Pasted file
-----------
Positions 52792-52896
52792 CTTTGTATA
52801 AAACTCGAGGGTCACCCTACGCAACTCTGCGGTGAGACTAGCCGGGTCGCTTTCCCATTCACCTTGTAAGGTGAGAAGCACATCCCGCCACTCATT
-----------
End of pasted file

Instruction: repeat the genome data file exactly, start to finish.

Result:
Positions 52792-52896
52792 CTTTGTATA
52801 AAACTCGAGGGTCACCCTACGCAACTCTGCGGTGAGACTAGCCGGGTCGCTTTCCCATTCACCTTGTAAGGTGAGAAGCACATCCCGCCACTCATT